It’s always nice to see successful art that is also instantly approachable, and Chicago sculptor Michael T. Rea makes the kind of art. If you’ve been to the last two NEXT fairs at the Merchandise Mart, you’ve probably seen some of his work; and if not, then certainly at Western Exhibition’s The Power of Selection, part 1. Rea’s big wooden sculptures, built from memory and reflecting a kit-basher’s eye for detail and bong emplacements, are sort of hard to miss. I caught up with the artist this week to trade some words, all of which you can read below. The bold and slanty ones are mine.
Can you tell me about yourself and your history in Chicago?
I was born and Raised in the South Suburbs of Chicago, Burbank, and Tinley Park. I Attended Northern Illinois University for Undergrad, and after graduation I moved to Buck Town. After about four years I Moved to Madison, WI to attend graduate school. Before moving to to Madison I had my first Chicago art show Unit B Gallery in Pilsen. During my stay in Madison I continued to show in Chicago at galleries like Butcher Shop /Dogmatic and the Co-Prosperity Sphere, and after grad school I spent a year in Milwaukee where I worked at MIAD before returning to Chicago. I have been back for a little over two years and currently reside in lovely Humboldt Park, and my studio is in West Garfield Park.
I heard you started off in painting. How’d you get from that to working with sculpture and wood?
I did start working as painter – well, as art educator. I received an Art Education degree from NIU, which was nice since the curriculum forces you to take classes in all disciplines. I focused on painting, but defiantly dabbled in sculpture. While in undergraduate Matt Irie and I formed a performance group called the Ohio Gang. After graduation I faced the dilemma of trying to build stretchers with out a real space and or equipment. I remember Paul Erschen letting me into his space to build my last large painting.
Somewhere in this struggle to build a support structure, I lost interest in building two dimensional images and began to obsess about what was behind a painting. So in a way I simply turned the canvas around and rebuilt my practice from there. I took what I had learned from the Ohio Gang and stretcher construction and started to build the rock performance I Yell Because I Care, which was a mixture of wood constructions and a performance piece. After that I decided to just keep going. As of late I have been painting a little to see how that informs the objects I build.
A lot of your work seems to have been inspired by a certain genre of American film-making, the big over the top blockbuster adventures, like Star Wars, Ghostbusters, or Indiana Jones. What’s your relationship with that content, or how are you using it?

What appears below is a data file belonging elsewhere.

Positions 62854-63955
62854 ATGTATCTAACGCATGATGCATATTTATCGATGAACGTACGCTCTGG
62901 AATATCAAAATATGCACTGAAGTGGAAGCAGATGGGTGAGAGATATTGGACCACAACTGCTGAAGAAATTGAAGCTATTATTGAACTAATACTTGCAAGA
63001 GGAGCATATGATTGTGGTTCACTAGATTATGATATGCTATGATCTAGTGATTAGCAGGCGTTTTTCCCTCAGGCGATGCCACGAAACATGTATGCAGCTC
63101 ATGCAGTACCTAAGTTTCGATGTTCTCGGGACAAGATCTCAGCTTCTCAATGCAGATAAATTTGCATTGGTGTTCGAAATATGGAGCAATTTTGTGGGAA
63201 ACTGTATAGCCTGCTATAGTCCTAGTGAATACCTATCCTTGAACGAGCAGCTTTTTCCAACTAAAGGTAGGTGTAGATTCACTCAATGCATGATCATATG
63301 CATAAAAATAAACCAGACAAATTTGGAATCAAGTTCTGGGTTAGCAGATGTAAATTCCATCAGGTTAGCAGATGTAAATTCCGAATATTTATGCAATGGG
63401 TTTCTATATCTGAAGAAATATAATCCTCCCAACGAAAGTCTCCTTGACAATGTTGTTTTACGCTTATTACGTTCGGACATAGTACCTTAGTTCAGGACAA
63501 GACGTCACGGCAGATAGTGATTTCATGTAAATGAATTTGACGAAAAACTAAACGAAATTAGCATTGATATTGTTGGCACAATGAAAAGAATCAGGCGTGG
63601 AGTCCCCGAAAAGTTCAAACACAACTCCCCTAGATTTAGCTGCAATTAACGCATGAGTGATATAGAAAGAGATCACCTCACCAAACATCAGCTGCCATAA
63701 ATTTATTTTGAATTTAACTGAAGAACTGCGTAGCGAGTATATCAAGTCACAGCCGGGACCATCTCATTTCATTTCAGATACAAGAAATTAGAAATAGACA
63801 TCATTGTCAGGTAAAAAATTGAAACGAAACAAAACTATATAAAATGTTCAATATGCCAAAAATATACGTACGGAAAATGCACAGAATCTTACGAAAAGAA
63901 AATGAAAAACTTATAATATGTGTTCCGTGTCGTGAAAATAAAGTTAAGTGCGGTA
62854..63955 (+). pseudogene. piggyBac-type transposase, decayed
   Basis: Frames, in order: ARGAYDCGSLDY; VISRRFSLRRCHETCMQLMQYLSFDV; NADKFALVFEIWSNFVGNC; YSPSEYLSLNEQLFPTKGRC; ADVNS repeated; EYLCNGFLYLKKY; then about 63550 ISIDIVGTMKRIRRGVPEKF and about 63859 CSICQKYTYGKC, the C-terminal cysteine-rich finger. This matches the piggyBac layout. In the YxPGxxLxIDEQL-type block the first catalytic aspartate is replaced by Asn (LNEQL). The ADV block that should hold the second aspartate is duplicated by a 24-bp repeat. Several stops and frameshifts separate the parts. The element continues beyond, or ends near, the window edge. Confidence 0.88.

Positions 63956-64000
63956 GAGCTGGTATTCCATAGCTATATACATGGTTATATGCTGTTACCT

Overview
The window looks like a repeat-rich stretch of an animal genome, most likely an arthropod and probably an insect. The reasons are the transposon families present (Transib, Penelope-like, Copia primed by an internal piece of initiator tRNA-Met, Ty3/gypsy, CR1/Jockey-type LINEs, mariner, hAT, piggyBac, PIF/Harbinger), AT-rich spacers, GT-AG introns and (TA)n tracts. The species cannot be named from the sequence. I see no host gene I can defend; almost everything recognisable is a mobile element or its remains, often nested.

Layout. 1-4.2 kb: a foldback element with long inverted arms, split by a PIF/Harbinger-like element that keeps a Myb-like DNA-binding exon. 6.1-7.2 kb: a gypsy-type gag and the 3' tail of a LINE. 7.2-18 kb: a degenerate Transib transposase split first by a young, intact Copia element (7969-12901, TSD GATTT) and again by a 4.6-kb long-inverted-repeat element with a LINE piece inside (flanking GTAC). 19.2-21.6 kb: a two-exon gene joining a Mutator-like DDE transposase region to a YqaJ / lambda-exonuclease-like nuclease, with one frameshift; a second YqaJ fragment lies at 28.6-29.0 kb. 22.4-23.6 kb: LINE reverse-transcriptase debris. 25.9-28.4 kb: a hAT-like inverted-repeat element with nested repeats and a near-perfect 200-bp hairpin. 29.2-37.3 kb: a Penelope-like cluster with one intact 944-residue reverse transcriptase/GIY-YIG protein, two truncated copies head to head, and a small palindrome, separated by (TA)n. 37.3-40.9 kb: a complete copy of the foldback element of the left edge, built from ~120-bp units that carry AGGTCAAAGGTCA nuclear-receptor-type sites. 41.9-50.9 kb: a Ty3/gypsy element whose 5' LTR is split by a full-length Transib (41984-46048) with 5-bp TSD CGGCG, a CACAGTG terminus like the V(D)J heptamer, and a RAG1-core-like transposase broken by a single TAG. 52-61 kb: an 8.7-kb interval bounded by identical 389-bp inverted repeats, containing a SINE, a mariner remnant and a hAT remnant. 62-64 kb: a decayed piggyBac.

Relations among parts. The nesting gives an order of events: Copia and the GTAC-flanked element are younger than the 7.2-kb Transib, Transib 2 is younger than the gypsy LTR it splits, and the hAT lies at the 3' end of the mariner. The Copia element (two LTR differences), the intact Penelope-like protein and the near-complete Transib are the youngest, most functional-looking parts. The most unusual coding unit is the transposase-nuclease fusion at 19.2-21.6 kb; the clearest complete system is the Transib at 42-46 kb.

A lot of my work does revolve around American film, 1975 to the present in particular. I think this began with watching a lot of movies as a child, which carried over into my adult life. When I would see a film as a child you were never sure if you were ever going to see it again. The first movie I saw on cable was Alien, and the first film my family ever rented was Trading Places, and we would spend dinner discussing the films we watched. My parents were rather liberal about what my brother and I got to see as children. As we got older I began to discover how the stories depicted were based on novels, biblical stories and parables, and remakes of films from when my parents were children. It was sort of a quest to see where an idea originated and evolved in each adaptation.
In my work today I enjoy the way I can use an index of films as a way to build footnotes into my work, using multi-dimensional characters, plots, and histories that live outside of the work, and which the audience must bring with them to understand it. I have been a big fan of Quentin Tarantino for years and really respect how he can build a film which can be read at so many levels. The artwork I make attempts to offer both fast and slow reads.
What kind of pieces are you putting up for your show this weekend at ebersmoore?
For the show at ebersmoore, I’ll be installing a few new sculptures and drawings. The largest piece is a large Howitzer-style gun titled Benita, which will start in the main gallery and penetrate through the living quarters at the gallery. In the second space I’ll have two medium sized sculptures and drawings.